An old photograph shows Charles M Schwab on top of the world.
True, the most recognizable figure in the photograph is President Woodrow Wilson, who looks down on Schwab from the platform of his special train car. The day is sunny. Wilson’s secret-service man and his second wife, Edith Bolling Galt Wilson, stand in the shadows. Something has just happened or is about to happen. A large floral arrangement leans against the train’s railing, its funny shape capped with a flamboyant bow.
Edith’s presence in what appears to be an official photograph (the widowed president married her on December 18, 1915) establishes that this photograph was taken no earlier than 1916. The carefree postures of the figures and their light-colored clothing indicate that it’s spring or summer. The president, always natty, is decked out in a light-colored suit and a boater. Summer it was—sometime between Memorial and Labor Day.
Though the president is bathed in light, charisma emanates from the homely yet somehow magisterial Charles M. Schwab (1862-1939). Here, with his back to the president—as though ignorant of his presence—, Schwab looks straight into the camera, his bluff exuberance setting the tone. He and his two unidentified companions share a joke, as if they posed with the president every day. Certainly, Schwab and the younger men exude solidarity, though he is evidently more powerful than they.
As for the young men themselves, what unconventional outfits they are wearing! The one on the left wears a tie with his overalls; the one on the right, though seemingly equally careless of his dress, wears a good striped dress shirt (without the customary collar or tie) under a smock-like jacket. No belt to the pants but two large buttons on his lapel. Are they campaign buttons? No, for they contain only numbers rather than words. They are more like badges, perhaps some sort of identification tags.
One more figure is implied the scene: Carl T. Thoner (1888-1938), the photographer, whose name is stamped on the corner of the print. Thoner worked for the Department of War, implying that this scene was part of Wilson’s presidency—it pertained to governing rather than running for office. Yet the fact that the photograph bears Schwab’s signature and later ended up in the Woodrow Wilson Presidential Library testifies to the personal significance the occasion had for both men.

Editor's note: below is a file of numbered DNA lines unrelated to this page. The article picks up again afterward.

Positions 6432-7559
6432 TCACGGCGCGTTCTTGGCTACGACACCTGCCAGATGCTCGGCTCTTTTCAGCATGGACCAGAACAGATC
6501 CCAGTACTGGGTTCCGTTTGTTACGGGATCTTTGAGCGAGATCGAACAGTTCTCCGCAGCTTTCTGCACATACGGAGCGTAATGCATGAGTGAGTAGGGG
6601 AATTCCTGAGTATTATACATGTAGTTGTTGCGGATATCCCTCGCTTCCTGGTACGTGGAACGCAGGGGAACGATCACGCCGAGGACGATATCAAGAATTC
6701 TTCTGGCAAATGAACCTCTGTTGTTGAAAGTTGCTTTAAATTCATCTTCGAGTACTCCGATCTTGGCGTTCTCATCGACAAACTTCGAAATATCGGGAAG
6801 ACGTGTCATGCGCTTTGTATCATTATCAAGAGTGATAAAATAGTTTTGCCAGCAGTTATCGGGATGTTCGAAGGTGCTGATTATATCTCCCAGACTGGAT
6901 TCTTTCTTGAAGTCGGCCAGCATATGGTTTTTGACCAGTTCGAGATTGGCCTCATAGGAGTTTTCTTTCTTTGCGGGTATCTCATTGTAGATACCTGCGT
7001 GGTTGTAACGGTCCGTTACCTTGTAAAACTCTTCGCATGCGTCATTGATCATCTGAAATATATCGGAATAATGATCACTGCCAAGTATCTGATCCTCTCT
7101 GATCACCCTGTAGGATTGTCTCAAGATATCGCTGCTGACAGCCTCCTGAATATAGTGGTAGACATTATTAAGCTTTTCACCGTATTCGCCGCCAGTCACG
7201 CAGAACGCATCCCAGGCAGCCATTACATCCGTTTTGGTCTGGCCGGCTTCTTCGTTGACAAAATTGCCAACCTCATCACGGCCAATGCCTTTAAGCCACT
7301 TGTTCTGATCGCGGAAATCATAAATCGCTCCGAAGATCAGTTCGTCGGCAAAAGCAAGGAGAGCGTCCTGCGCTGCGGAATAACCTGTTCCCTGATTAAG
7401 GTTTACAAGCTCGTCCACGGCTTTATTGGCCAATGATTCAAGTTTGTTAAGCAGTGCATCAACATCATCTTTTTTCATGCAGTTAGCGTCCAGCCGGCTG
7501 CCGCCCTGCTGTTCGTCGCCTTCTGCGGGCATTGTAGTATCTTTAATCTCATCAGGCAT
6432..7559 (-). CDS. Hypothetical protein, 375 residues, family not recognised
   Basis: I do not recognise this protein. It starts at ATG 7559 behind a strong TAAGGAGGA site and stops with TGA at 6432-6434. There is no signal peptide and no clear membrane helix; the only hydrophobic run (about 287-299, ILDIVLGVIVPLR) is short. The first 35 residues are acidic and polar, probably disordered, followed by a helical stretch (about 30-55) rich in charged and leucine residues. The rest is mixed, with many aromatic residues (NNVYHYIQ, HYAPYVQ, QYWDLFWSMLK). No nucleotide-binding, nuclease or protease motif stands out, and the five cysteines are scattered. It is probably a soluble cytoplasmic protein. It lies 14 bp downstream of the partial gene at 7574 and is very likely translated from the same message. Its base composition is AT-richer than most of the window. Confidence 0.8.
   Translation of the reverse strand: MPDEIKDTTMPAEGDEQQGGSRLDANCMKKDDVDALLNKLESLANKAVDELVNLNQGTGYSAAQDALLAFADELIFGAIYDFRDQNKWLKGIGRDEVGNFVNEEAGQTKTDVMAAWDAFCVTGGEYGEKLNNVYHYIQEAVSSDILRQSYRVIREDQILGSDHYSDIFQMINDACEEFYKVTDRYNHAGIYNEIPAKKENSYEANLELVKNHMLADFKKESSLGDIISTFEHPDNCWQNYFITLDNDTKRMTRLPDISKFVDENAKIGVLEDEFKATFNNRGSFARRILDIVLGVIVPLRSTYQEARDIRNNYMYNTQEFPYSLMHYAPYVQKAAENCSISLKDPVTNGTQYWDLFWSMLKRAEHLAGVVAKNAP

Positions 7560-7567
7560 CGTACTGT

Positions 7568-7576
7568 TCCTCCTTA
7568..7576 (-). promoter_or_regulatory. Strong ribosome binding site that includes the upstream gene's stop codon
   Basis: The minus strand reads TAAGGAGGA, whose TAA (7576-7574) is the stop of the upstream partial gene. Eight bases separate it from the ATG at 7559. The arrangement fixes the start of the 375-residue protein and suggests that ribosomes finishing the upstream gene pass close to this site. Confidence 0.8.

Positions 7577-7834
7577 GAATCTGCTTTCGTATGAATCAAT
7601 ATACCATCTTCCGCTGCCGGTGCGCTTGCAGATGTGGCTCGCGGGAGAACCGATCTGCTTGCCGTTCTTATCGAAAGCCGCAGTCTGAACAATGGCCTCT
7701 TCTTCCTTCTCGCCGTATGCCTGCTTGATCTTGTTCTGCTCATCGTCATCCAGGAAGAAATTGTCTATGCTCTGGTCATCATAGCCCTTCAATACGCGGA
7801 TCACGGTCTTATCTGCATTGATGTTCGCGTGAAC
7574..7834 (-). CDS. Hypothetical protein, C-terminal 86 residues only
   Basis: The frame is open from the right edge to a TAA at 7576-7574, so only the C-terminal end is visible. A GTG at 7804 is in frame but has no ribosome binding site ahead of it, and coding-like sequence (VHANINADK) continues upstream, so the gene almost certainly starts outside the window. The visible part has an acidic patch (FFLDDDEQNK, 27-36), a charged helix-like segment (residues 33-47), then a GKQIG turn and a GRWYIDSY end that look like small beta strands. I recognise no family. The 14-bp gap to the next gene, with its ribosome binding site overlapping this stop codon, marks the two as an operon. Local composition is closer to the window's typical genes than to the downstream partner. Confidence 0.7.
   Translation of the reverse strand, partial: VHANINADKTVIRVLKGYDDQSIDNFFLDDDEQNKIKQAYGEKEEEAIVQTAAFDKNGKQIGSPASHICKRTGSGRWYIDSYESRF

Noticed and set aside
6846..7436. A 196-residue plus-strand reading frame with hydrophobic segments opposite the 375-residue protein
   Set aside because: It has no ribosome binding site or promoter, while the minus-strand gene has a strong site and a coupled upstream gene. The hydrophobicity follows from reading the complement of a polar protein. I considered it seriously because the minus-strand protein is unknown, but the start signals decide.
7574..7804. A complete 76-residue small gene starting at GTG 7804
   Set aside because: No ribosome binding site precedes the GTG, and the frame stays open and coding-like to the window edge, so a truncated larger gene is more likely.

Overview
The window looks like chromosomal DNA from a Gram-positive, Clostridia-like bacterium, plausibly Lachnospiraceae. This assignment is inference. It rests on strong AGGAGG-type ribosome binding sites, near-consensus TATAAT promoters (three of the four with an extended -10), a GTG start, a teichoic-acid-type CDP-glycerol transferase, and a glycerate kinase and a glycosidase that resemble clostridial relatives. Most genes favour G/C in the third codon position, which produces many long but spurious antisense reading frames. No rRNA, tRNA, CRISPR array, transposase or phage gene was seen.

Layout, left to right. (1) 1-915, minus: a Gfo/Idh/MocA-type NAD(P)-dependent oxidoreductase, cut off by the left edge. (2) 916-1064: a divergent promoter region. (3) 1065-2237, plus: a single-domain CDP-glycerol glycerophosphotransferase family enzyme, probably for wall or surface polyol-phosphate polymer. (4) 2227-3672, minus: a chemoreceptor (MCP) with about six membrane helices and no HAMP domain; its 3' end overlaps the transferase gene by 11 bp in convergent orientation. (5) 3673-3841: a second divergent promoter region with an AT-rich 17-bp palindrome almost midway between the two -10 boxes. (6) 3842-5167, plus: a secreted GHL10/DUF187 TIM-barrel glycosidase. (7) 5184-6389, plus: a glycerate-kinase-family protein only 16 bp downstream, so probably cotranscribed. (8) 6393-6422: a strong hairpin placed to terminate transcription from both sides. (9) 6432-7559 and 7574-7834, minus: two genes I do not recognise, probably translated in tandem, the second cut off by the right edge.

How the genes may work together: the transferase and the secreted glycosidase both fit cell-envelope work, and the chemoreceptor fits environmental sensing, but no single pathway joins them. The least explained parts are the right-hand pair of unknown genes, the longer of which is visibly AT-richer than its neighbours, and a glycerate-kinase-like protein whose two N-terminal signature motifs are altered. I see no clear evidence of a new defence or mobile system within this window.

The point at which Wilson and Schwab’s careers intersected appears in Schwab’s biography. Schwab was one of the greatest industrialists of his time, a great steel man, self-made, a “master hustler,” some called him, who learned what he knew from the likes of Andrew Carnegie and J. P. Morgan.
Born in Pennsylvania, Schwab worked his way up in Carnegie’s mills, becoming president of Carnegie Steel while still in his thirties. After helping to found United States Steel Corporation and being its first president, he broke out on his own to take control of a smaller competitor, Bethlehem Steel. Under Schwab’s ownership, Bethlehem Steel became the one of the world’s largest and most important heavy-manufacturing concerns.
In Schwab, a deftness with finance and industrial relations combined with innovative ideas about how to make steel. He became great by perceiving the importance of the so-called I-beam, a product that, because of great tensile strength, made possible skyscrapers, enormous ships, better bridges–all the emblems of modernity. Hitherto, steel had been made in shorter lengths, requiring more welding and lacking the I-beam’s versatility. By retrofitting his steel works around the beam’s production and more closely integrating steel-making more generally, Schwab increased Bethlehem’s sales from $10 million to $230 million annually between 1904 and 1916. In the process he himself became immensely wealthy, embracing philanthropic causes but also living in a recklessly lavish style.
As part of his corporate stewardship, Schwab developed one of the nation’s most successful early soccer teams. Founded in 1907, Bethlehem Steel Football Club hit its stride in 1913, winning a string of national championships thereafter, thanks in part to Schwab’s recruiting top talent from Scotland. Was the man standing next to Schwab a soccer player? The players, who worked in Schwab’s plants, were given time off to practice and travel to games.
No, the key to this photograph is Schwab’s appointment to head up the nation’s Emergency Fleet Corporation in the summer of 1918. World War I was wearing on, and the nation’s goal of producing a large number of ships for the merchant marine was in danger of failing. Schwab put his own work life on hold to move down to Philadelphia, where the government’s new Hog Island shipyard was located, where he reinvigorated the nation’s shipbuilding program. The completion of the Quistconck in record time (the subject of my previous post) was attributed largely to Schwab’s energy and ability.
So, this photograph, like the one I wrote about previously, was taken at Hog Island, Philadelphia, on August 5, 1918. The president and his wife had come down from Washington by train for the day, where, at noon, they had presided over the Quistconck’s christening. The men flanking Schwab are shipyard workers, one almost certainly the foreman, MacMillan, who had driven the first rivet of the Quistconck on Feb 18, 1918, and was regarded as one of the heroes of the day. The many thousand workers who had worked on the ship each contributed a mite to buy an enormous bouquet of roses, which was presented to the First Lady that day.
This photograph records the Wilsons’ final moment at the shipyard, when, just before their train pulled away, the President leaned over to give his best to Charles M. Schwab.
Image from this source.